Monitoring the Facebook comments, Stapleton sensed fear among teachers and professional singers and found herself playing referee as members fought over how much caution was necessary.

“I firmly believe that Covid is blown way out of proportion by the media,” wrote a teacher in Utah. “I will probably get chomped on for this comment, but oh well.”

A high school band director in Georgia proudly posted a photo of her band members in uniform, standing in distanced formation on a football field as spectators watched from the stands.

“Tonight we were able to have our fall concert and we didn’t have to sing with masks! It is possible!” she wrote.

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A teacher in Houston jumped in. “I implore others not to do this,” he wrote. “I really hope none of your students were asymptomatic positive cases.”

Another wrote, “Beautiful sight!!!!”

Of 337 choruses surveyed in October by Chorus America, a quarter had stopped rehearsing or performing, and half had lost members.

The Upper Yoopers continued weekly meetings on Zoom, where singers could see one another, but only one person could be heard at a time.

“We’d go over a song we already knew, but it was difficult to do new stuff when we couldn’t hear each other,” Martínez said.

After a few sessions, Martínez couldn’t bring herself to participate.

All summer and fall, she ignored the rehearsal reminders and board meeting notices that stacked up in her inbox unopened.

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One day, she and her son were walking along the shore of Lake Superior when he asked why she wasn’t singing with the group. He said it would be good for her.

She reminded him that she was the mother. But they both knew that she was dealing with deeper issues.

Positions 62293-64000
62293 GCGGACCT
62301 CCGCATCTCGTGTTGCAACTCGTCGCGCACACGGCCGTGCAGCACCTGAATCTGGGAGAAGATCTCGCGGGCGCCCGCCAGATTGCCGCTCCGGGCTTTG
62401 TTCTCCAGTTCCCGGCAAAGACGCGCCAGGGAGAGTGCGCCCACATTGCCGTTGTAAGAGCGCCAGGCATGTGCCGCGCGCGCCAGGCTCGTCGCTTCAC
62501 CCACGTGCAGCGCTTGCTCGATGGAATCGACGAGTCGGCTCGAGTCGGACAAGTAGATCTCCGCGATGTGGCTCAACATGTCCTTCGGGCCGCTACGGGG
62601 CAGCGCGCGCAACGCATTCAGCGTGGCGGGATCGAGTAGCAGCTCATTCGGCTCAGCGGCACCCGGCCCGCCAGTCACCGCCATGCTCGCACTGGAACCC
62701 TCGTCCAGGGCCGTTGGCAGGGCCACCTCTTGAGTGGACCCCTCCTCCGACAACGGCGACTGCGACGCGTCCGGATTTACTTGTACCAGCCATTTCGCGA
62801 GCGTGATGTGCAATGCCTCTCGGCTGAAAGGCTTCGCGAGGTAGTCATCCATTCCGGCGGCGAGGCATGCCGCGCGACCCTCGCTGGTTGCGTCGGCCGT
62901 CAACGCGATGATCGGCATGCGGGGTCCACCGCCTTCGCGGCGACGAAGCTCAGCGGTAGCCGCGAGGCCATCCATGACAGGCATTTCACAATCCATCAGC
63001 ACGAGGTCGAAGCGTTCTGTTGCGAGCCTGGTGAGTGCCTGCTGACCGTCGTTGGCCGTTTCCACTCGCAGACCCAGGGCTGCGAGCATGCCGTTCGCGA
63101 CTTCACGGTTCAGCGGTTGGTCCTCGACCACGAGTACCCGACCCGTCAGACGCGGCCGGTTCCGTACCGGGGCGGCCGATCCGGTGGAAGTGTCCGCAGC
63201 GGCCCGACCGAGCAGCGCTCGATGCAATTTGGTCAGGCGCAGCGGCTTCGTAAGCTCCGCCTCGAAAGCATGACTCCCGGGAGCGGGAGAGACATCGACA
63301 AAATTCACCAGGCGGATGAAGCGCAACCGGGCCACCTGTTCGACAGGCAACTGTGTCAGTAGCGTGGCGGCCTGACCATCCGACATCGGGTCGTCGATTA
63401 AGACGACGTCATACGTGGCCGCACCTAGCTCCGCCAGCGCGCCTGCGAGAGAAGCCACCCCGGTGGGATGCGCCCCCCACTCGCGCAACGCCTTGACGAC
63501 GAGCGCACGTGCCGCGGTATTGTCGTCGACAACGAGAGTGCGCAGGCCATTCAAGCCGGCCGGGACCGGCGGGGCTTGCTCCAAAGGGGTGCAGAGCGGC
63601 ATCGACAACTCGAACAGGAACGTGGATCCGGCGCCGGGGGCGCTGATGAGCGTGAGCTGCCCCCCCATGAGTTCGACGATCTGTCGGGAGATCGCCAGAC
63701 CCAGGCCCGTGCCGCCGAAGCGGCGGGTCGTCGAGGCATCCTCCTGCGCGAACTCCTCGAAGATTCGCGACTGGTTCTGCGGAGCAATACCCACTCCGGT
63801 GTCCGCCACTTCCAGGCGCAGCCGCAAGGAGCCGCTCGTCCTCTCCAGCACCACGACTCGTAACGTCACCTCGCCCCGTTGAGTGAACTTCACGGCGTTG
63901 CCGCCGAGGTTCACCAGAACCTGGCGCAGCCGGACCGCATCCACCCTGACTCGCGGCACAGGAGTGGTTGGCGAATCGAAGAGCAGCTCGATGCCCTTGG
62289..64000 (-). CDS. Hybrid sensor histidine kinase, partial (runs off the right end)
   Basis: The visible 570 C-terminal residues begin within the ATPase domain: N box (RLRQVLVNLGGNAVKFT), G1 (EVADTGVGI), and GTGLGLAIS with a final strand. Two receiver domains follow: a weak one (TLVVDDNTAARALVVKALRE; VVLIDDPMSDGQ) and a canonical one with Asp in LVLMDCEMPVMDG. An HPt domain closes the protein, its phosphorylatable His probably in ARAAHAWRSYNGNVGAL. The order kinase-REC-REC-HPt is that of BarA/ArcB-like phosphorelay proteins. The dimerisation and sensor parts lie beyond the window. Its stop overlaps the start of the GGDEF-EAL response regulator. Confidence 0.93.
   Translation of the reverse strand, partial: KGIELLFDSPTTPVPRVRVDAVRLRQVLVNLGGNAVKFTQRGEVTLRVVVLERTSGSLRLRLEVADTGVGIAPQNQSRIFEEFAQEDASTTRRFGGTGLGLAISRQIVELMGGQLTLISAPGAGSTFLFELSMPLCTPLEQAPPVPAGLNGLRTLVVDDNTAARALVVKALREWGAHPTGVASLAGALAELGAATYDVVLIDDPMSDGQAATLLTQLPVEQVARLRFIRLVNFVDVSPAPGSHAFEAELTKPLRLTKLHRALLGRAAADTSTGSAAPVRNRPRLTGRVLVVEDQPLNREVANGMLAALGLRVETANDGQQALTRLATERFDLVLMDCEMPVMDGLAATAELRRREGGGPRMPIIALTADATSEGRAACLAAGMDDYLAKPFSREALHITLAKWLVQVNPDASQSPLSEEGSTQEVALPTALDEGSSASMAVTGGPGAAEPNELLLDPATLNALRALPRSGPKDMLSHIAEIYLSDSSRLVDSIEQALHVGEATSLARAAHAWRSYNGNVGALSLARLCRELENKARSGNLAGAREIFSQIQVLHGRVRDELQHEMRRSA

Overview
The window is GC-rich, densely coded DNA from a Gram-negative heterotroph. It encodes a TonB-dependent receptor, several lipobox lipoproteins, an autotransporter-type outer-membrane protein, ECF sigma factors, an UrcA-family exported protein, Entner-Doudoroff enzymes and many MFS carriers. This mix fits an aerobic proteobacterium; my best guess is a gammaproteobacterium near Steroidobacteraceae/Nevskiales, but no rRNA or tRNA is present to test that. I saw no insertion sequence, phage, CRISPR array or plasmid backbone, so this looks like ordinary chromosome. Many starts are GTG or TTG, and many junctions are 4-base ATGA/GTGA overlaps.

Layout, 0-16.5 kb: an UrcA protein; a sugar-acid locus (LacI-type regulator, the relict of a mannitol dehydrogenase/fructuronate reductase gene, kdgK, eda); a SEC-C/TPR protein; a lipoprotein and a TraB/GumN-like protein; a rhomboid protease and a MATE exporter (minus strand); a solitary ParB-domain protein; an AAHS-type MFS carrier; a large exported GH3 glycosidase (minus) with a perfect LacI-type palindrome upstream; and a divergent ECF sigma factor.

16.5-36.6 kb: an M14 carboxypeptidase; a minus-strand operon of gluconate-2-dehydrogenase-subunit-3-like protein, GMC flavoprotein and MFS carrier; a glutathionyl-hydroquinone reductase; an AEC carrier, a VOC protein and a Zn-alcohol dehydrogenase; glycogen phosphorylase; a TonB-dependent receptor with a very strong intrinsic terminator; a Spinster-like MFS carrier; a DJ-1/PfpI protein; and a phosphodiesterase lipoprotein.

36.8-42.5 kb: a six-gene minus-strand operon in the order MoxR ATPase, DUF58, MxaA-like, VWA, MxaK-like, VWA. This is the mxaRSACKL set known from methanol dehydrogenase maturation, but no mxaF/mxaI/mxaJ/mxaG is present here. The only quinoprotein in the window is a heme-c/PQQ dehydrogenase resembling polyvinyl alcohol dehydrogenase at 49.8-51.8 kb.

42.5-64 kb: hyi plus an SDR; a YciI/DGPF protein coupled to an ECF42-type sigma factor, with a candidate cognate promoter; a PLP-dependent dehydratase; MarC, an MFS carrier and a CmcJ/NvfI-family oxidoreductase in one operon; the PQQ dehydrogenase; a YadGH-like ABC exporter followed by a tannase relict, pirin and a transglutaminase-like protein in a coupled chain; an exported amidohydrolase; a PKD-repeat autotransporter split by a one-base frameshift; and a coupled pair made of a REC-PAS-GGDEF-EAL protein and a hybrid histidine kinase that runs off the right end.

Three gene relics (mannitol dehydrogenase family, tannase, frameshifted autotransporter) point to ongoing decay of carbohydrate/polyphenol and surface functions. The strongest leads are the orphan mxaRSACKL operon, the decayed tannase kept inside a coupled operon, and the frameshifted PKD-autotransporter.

“For a person who’s never had depression, it’s hard to understand, but simple things become monumental tasks,” she said. “I’d rather try to climb Mt. Kilimanjaro than do the dishes.”

In early September, things got worse: She learned that her job would be eliminated.

She missed singing.

“The things that mean the most to us are the most dangerous,” she told her son.

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Newman’s YouTube video was starting to attract attention.

Among those who saw it was Kathryn Denney, a musical theater director and choir singer near Boston who had been conducting similar experiments with singers in cars.

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She and her husband, Bryce, an electrical engineer, had beaten latency using gaming headsets. But their fix was not ideal. Each headset had to be plugged into a mixer — and it was hard to imagine managing all the cables that would be needed to connect large numbers of singers from their cars.

The moment they saw Newman’s video, the Denneys realized that his FM transmitter and wireless microphones offered a much more elegant solution. They decided to become its evangelists.

They created a “Driveway Choir” Facebook page and an instructional website. Then they took to the road, packing all the equipment they needed to help choirs throughout Greater Boston recapture live singing.

By mid-December, the Denneys had helped stage two dozen drive-in events involving hundreds of people and inspired others to spread the good news.

Word made its way to the Upper Yoopers.

Stephens-Brown raised donations and bought microphones, a headset and an FM transmitter. He borrowed a mixer from a co-worker.

After a few in-car practices, choir members had visions of performing again, but they wanted their president back.

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In early December, one of the singers texted and called Martínez until she answered. Intrigued, she agreed to learn nine songs.

A few days later, she pulled her four-wheel drive Honda into a snowy church parking lot. Stephens-Brown guided the five vehicles into a semicircle so all the singers could see him through their windshields.

Martínez wished she could hug them all.

Everybody tuned their radios to 107.1 FM. Stephens-Brown listened through radio headphones over his ski hat as he conducted.

Snowflakes fell gently as the singers launched into “Silent Night.”

They sang on: “Away in a Manger,” “O Holy Night,” “Coventry Carol.”

As her own voice in harmony with the others filled her car, Martínez began to tear up.

She had missed her friends.